PORTLAND, Oregon, May 8, 2014—Lewis & Clark College has declared two students, one African-American and one white, guilty of creating a “hostile and discriminatory environment” after racially themed jokes spoken between the friends at a private party were overheard and reported to campus authorities. The students contacted the Foundation for Individual Rights in Education (FIRE) for help. In the face of media scrutiny and growing faculty concern, the college has said only that it “may” respond to FIRE’s criticisms.
“To punish two friends for joking with one another simply because someone overheard their language and was offended is utterly wrongheaded,” said Robert Shibley, FIRE’s Senior Vice President. “If it really wants to fight racism on campus, Lewis & Clark should stop wasting its time on jokes among friends who happen to have different skin colors.”
On November 23, 2013, roughly 20 students, many of them members of Lewis & Clark’s football team, attended a private party at a campus residence hall. During a game of “beer pong,” one African-American student jokingly named his team “Team Nigga” and would exclaim the team’s name when scoring a point. The student also exchanged an “inside joke” greeting with a white friend, who welcomed him by saying, “How about a ‘white power’?”, to which the African-American student replied in jest, “white power!”
A student not present at the party overheard the language and reported it to Lewis & Clark’s Campus Living office, which turned the matter over to the college’s Campus Safety division. Campus Safety investigated the alleged “racial and biased comments” made at the party, interviewing the two students and questioning them about the language used both at the party and within Lewis & Clark’s football program. After the investigation’s conclusion, Lewis & Clark charged both students with “Physical or Mental Harm,” “Discrimination or Harassment,” and “Disorderly Conduct.” Although the students’ conduct charges and ensuing disciplinary hearings were spurred by the complaint about the November 23 party, Lewis & Clark made clear that it intended to investigate “[o]ther acts of potential hate speech and bias that have occurred recently on campus” as well.
Lewis & Clark found both students guilty on all charges and rejected each of their appeals. In one student’s disciplinary letter, Lewis & Clark wrote that the student’s language “contributed to the creation of a hostile and discriminatory environment.” In rejecting the same student’s appeal, Lewis & Clark claimed his speech “caused reasonable apprehension of harm to the community.” Lewis & Clark placed both students on probation and required each to complete “Community Restitution” in the form of “Bias Reduction and Bystander Intervention Training,” among other sanctions. Both students contacted FIRE.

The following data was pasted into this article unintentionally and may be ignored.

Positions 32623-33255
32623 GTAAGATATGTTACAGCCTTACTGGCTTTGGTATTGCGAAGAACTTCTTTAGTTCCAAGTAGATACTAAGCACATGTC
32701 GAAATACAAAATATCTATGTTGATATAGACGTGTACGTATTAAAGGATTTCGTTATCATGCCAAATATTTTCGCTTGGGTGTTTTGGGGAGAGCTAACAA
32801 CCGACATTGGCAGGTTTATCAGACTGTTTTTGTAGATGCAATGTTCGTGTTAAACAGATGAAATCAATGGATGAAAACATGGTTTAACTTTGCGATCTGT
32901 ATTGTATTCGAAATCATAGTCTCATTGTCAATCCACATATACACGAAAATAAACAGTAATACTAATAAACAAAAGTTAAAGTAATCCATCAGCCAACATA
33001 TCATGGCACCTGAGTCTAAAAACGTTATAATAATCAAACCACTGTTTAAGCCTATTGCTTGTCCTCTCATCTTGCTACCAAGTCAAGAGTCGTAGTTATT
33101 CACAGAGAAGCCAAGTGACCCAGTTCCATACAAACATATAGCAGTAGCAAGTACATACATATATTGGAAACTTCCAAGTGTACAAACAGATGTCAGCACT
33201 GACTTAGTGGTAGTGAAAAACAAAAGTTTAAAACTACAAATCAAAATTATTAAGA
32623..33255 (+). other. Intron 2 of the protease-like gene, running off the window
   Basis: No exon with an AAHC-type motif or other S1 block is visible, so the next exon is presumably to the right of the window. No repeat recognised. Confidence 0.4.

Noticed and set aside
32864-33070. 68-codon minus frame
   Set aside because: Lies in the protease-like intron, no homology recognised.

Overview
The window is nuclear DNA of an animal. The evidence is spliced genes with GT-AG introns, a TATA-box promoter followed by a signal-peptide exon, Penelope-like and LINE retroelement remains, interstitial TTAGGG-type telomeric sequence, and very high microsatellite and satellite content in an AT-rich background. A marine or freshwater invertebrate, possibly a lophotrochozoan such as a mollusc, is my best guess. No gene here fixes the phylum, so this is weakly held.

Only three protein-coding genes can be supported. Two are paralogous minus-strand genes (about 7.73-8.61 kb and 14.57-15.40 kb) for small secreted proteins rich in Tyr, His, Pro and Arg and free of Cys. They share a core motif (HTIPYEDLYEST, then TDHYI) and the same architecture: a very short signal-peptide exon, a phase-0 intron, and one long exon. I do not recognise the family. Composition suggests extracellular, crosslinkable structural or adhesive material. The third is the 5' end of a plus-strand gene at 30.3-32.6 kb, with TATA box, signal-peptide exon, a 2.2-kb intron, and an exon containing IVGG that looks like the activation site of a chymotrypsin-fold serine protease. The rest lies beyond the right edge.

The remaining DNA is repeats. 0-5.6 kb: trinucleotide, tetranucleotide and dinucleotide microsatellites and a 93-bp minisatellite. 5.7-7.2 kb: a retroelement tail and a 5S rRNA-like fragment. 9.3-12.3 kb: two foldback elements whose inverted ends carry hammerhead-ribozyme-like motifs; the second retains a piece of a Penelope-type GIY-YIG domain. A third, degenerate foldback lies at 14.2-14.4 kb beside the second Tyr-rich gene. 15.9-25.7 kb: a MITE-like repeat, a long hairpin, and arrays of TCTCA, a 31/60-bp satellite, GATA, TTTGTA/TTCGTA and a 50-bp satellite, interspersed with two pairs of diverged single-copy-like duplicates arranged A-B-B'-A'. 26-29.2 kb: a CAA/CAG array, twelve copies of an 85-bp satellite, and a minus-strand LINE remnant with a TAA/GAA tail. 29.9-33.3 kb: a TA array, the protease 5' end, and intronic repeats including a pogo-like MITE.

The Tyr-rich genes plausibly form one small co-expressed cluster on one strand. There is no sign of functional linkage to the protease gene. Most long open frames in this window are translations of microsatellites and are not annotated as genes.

FIRE wrote to Lewis & Clark President Barry Glassner on April 18, demanding that the charges and sanctions against the students on the basis of their expression be removed. Though Lewis & Clark is a private college not bound by the First Amendment, it does make promises of free speech to its students. Its policy on Freedom of Expression & Inquiry states, for example, that students are “free to examine and discuss all questions of interest to them and to express opinions publicly and privately.” Lewis & Clark General Counsel David Ellis responded to FIRE on May 1, writing: “The President’s office has referred your letter to me for review. I may be back in touch when that review is completed.”
Lewis & Clark’s treatment of the two students has resulted in widespread media coverage and criticism, including from its own faculty. This week, 40 Lewis & Clark faculty members sent an open letter to the college, criticizing the college’s “questionable treatment of free speech and of our students’ right to due process” and lamenting that faculty efforts to get more information have been “met with silence” from the university.
“From the start, this case has been marked by disregard for free speech and failures of basic common sense,” said Peter Bonilla, director of FIRE’s Individual Rights Defense Program. “The Lewis & Clark community deserves a whole lot more from the administration than a statement that it ‘may’ address the serious failures exhibited in this case.”
FIRE is a nonprofit educational foundation that unites civil rights and civil liberties leaders, scholars, journalists, and public intellectuals from across the political and ideological spectrum on behalf of individual rights, freedom of expression, academic freedom, due process, and rights of conscience at our nation’s colleges and universities. FIRE’s efforts to preserve liberty on campuses across America can be viewed at thefire.org.